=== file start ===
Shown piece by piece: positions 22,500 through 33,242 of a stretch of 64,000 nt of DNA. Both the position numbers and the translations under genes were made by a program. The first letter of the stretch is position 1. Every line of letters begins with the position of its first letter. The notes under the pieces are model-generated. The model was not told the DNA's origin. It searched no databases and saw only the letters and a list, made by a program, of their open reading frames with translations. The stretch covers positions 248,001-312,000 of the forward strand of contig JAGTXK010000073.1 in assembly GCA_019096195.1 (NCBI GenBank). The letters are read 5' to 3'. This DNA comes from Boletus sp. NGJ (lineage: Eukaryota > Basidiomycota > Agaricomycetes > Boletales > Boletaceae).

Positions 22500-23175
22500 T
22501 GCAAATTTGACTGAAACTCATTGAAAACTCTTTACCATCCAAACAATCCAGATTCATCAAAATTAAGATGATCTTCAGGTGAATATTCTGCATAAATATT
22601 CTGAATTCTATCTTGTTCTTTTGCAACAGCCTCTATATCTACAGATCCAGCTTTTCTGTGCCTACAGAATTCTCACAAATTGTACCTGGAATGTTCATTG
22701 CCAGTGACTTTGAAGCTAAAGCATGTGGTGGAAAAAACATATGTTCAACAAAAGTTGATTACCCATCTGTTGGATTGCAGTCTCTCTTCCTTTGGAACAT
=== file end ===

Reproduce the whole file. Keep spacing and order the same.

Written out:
Shown piece by piece: positions 22,500 through 33,242 of a stretch of 64,000 nt of DNA. Both the position numbers and the translations under genes were made by a program. The first letter of the stretch is position 1. Every line of letters begins with the position of its first letter. The notes under the pieces are model-generated. The model was not told the DNA's origin. It searched no databases and saw only the letters and a list, made by a program, of their open reading frames with translations. The stretch covers positions 248,001-312,000 of the forward strand of contig JAGTXK010000073.1 in assembly GCA_019096195.1 (NCBI GenBank). The letters are read 5' to 3'. This DNA comes from Boletus sp. NGJ (lineage: Eukaryota > Basidiomycota > Agaricomycetes > Boletales > Boletaceae).

Positions 22500-23175
22500 T
22501 GCAAATTTGACTGAAACTCATTGAAAACTCTTTACCATCCAAACAATCCAGATTCATCAAAATTAAGATGATCTTCAGGTGAATATTCTGCATAAATATT
22601 CTGAATTCTATCTTGTTCTTTTGCAACAGCCTCTATATCTACAGATCCAGCTTTTCTGTGCCTACAGAATTCTCACAAATTGTACCTGGAATGTTCATTG
22701 CCAGTGACTTTGAAGCTAAAGCATGTGGTGGAAAAAACATATGTTCAACAAAAGTTGATTACCCATCTGTTGGATTGCAGTCTCTCTTCCTTTGGAACAT